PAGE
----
perature of 54.4 °C) using R410A. Since the load of air conditioner benefit of this design is low cost.
(1~6 kW cooling capacity) is several times higher than refrig- Hasegawa et al. (2002) presented a prototype of a linear com-
erator, the quantities of the coil springs (see Fig. 12b) and the pressor with a gas spring provided with a self-compensation
outline dimension of the linear compressor will be much larger mechanism (shown in Fig. 14). The motor design is similar to
because of the higher gas spring stiffness. Efficiency of the linear Sunpower design. This design could potentially secure high re-
compressor with such higher power output may not be very liability even in the case of a large stroke and large spring
attractive. This may be the reason for no such commercial constant, and can be cost effective. The efficiency of the gas
product so far. spring prototype was 84% of that of a conventional model (me-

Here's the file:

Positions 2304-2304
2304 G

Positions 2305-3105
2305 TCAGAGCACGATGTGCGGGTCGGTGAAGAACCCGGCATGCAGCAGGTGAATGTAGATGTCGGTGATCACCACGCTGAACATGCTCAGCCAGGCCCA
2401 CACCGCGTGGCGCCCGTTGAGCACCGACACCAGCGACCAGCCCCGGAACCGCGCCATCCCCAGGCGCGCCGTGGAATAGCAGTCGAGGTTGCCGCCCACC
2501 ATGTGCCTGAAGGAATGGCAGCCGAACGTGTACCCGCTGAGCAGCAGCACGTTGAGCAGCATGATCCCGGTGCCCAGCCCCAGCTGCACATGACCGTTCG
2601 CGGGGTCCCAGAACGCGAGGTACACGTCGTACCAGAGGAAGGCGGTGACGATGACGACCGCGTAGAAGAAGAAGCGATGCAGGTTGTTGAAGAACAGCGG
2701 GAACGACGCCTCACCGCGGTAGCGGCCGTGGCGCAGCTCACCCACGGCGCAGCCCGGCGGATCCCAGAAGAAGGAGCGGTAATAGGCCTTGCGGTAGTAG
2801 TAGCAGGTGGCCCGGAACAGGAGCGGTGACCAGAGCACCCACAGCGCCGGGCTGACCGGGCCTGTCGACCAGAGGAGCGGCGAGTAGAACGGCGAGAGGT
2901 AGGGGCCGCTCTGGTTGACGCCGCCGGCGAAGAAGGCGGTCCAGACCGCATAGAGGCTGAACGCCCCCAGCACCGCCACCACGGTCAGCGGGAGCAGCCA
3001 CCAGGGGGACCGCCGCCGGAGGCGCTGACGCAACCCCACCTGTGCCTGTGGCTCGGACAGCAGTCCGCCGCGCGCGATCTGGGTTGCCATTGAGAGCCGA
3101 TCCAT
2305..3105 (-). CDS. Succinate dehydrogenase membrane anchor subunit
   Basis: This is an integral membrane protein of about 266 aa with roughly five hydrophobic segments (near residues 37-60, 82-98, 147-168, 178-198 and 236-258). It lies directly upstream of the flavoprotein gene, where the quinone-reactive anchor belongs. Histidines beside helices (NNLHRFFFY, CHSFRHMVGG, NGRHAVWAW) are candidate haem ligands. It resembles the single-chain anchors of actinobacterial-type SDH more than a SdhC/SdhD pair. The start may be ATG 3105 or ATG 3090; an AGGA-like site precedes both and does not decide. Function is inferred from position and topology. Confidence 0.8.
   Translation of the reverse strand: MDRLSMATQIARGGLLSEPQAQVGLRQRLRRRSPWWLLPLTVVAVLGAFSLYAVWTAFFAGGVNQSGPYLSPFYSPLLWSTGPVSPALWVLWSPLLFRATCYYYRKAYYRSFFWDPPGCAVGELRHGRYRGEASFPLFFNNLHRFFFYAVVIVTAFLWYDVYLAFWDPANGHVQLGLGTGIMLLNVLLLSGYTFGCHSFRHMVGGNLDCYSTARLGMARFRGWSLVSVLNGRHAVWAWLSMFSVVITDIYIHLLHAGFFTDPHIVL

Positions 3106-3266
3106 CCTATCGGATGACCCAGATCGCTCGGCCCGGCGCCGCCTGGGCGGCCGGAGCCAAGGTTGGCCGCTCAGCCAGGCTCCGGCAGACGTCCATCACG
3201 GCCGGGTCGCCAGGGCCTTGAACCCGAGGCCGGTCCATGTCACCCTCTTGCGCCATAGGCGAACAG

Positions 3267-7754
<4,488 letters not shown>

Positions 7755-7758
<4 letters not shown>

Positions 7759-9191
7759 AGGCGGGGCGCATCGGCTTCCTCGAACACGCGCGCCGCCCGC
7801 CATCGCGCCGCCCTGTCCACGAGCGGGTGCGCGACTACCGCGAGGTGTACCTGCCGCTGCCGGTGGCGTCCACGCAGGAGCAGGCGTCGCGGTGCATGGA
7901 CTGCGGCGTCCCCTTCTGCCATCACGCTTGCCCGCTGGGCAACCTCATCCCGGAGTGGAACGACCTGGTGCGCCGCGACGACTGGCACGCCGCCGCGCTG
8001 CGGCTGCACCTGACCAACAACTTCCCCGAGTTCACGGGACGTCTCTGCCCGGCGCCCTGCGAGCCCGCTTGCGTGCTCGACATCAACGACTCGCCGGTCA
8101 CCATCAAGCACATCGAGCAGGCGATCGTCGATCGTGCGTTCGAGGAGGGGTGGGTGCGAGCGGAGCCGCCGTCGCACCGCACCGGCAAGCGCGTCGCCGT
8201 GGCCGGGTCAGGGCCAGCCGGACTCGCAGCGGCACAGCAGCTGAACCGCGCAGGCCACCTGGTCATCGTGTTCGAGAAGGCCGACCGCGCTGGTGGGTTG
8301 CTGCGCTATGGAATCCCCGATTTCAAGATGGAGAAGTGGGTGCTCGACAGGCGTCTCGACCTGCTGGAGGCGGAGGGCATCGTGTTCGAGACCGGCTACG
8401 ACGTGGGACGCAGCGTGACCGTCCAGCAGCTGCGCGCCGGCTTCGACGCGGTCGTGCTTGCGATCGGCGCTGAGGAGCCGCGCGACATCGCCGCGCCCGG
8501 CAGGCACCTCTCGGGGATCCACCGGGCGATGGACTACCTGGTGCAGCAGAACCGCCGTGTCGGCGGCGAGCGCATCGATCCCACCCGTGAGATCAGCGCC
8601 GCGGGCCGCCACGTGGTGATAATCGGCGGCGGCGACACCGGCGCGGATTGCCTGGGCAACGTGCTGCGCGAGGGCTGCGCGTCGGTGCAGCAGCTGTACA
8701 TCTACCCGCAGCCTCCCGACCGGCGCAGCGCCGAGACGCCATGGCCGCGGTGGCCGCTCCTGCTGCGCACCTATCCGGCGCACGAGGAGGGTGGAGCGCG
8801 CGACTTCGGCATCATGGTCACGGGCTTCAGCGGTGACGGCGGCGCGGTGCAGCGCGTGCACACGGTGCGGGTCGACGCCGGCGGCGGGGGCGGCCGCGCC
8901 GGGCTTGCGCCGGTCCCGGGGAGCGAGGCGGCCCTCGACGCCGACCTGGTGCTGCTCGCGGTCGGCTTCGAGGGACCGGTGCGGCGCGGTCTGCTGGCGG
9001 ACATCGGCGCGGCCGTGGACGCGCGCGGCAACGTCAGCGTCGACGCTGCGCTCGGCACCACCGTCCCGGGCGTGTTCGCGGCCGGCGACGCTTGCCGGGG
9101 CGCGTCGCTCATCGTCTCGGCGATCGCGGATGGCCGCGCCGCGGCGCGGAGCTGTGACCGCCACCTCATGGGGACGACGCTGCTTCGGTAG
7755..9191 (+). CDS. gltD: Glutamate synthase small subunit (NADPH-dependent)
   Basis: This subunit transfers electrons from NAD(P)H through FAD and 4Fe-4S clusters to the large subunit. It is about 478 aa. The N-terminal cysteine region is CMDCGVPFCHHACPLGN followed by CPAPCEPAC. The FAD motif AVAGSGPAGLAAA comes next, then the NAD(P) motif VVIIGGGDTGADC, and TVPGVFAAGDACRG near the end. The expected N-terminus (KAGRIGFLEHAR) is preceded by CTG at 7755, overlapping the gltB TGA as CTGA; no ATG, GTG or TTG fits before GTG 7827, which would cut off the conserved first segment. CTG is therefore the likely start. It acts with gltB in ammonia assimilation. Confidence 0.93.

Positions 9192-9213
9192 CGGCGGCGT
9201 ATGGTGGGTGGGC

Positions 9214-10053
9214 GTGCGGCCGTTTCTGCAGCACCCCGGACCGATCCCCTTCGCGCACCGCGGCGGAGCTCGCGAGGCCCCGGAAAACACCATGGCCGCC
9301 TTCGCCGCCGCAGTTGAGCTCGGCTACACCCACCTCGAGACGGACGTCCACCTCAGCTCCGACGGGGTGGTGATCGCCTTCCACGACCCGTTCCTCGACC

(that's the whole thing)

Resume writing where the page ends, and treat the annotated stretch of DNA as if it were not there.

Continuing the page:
Developments with linear compressors include moving chanical spring prototype). The concern for the design is that
magnet designs in the Clever Fellows (Q drive) (Yarr and Corey, when operated at high pressure ratios, the mean piston po-
1995) and in the Infinia design (Nasar and Boldea, 1997; Qiu, sition will drift. How to control the piston drift is unknown.
2005). Q drive design has a complex moving magnet design with How gas spring dominates the resonance needs to be further
multiple coil and magnet assemblies. Infinia has a number of investigated. These could be the reasons for no further re-
designs that can be either moving magnet or moving iron. They ported work based on this design.
international journal of refrigeration 84 (2017) 253–273 259

Fig. 13 – Solenoid based linear compressor for household refrigeration (a); its instrumentation for testing (b); compressor
efficiencies against operating frequency (c) (Bijanzad et al., 2017).

In a household refrigerator usage, linear compressor ideally research and development apart from (Lee et al., 2004). The char-
should outperform conventional compressors in many aspects. acteristics of linear compressor are detailed in Section 6.